How to Stop Biting Skin Around Your Nails
While nail biting gets a bad rap as an unhygienic and nervous habit, biting the skin around your nails is just as bad. Chewing at hang nails and cuticles not only leaves them ragged and bleeding, it can allow infection to set in. If you are tired of hiding your hands from the ravages of your constant chewing, a few behavior modification techniques may be all it takes to clear up the bite marks for good.
Apply a tiny dot of cuticle cream to the base of each of your fingernails. Massage the cream over your cuticles and extend it all the way around the side of your fingers. Reapply the cuticle cream at least once per day to eliminate hangnails and soothe the irritated skin.
Apply a nail biting deterrent liquid each morning by painting it over the nails, cuticles and along the sides of your fingers. Nail biting deterrents are liquids that look like a thin nail polish but have an unpleasant taste. Each time you attempt to bite your cuticles you will stop when you taste the bitter solution.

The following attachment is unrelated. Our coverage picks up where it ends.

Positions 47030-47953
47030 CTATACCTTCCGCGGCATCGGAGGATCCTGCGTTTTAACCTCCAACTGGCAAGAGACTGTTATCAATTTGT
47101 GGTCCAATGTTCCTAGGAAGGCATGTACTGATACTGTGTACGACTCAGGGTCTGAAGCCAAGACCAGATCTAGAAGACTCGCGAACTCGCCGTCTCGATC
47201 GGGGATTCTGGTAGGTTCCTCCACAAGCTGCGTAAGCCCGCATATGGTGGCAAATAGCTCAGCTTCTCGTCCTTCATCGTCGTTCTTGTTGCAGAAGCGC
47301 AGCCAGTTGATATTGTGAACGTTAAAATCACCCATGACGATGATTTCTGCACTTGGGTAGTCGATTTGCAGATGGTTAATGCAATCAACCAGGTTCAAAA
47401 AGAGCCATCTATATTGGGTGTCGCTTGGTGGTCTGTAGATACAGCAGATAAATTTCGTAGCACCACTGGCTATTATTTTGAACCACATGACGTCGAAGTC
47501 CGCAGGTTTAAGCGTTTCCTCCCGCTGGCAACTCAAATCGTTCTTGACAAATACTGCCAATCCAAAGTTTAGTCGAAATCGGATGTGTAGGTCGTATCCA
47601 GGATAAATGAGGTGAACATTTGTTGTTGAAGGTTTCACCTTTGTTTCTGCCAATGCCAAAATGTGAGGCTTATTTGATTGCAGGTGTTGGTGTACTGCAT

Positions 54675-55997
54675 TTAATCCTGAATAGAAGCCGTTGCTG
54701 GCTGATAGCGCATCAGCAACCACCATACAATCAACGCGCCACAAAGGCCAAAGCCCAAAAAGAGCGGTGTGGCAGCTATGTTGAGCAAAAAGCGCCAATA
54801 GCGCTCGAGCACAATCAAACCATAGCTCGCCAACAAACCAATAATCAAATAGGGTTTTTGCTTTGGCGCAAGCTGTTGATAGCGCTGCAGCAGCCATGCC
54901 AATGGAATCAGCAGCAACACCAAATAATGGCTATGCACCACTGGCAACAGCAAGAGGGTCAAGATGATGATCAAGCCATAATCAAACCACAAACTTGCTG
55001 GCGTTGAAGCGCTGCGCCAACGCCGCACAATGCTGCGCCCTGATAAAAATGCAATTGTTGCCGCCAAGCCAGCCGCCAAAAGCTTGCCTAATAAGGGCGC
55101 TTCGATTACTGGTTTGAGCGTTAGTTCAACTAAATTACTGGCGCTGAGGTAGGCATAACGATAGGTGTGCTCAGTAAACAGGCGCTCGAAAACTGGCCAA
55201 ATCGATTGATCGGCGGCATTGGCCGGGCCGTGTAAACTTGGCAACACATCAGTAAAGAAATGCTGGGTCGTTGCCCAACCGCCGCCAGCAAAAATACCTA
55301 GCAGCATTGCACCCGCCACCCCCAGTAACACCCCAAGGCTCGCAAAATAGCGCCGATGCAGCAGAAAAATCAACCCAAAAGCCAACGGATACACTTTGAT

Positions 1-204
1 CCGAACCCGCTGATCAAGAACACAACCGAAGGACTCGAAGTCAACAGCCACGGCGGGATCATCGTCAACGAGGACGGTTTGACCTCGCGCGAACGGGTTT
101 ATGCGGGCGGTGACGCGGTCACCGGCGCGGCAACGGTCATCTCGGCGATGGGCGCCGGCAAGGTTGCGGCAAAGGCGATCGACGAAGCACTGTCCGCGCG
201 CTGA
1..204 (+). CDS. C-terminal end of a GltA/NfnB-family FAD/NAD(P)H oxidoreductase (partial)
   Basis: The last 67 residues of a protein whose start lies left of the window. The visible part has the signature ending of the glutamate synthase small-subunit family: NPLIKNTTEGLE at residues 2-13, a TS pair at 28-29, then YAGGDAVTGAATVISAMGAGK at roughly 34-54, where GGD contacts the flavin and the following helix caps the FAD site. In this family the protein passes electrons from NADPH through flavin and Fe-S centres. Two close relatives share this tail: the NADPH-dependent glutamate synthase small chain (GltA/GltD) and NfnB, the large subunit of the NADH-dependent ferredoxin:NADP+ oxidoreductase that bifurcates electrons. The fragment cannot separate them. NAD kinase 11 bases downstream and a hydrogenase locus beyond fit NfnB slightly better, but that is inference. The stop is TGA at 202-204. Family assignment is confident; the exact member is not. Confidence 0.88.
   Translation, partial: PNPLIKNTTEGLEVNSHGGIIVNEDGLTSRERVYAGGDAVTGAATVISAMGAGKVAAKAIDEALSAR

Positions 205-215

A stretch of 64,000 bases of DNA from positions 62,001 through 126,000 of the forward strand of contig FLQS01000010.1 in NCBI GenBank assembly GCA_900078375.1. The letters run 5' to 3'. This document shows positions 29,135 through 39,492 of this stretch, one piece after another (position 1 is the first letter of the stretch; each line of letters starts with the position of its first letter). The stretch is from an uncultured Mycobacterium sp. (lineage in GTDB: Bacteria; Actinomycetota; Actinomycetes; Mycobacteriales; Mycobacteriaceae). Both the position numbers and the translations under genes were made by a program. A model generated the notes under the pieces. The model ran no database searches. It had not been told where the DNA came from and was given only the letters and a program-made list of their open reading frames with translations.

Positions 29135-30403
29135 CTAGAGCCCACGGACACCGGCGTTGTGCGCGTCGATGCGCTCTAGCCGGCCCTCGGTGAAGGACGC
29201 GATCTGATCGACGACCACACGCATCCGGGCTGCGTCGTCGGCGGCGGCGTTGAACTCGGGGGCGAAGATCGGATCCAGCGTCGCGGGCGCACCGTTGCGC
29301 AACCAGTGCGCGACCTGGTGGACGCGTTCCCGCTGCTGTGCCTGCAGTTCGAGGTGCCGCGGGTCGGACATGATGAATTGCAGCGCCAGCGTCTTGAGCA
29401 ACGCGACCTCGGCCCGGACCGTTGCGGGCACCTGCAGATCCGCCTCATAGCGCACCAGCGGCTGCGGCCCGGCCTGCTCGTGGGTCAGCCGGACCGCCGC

If possible, carry a tiny pair of cuticle scissors with you throughout the day so that you can remove hang nails before you are tempted to bite them. Simply snip the errant skin as close to your finger as possible without drawing blood.
Apply bandages over any cuticles that are excessively irritated. This will prevent them from getting infected and will prevent you from doing any more damage by biting. Use as many bandages as necessary until you overcome the urge to chew your cuticles.
Get a professional manicure regularly or opt for acrylic overlays so that your nails and cuticles always look great. Investing the time and money into keeping them looking good may help you fight the urge to bite them.
Take the bottle of nail biting deterrent with you and reapply it each time you wash your hands throughout the day.
You can also ask your friends and family for help in your battle against biting. Although being nagged might get annoying, have them ask you to stop each time they notice you biting your cuticles.
- Yolanda Zaragoza Cano/Demand Media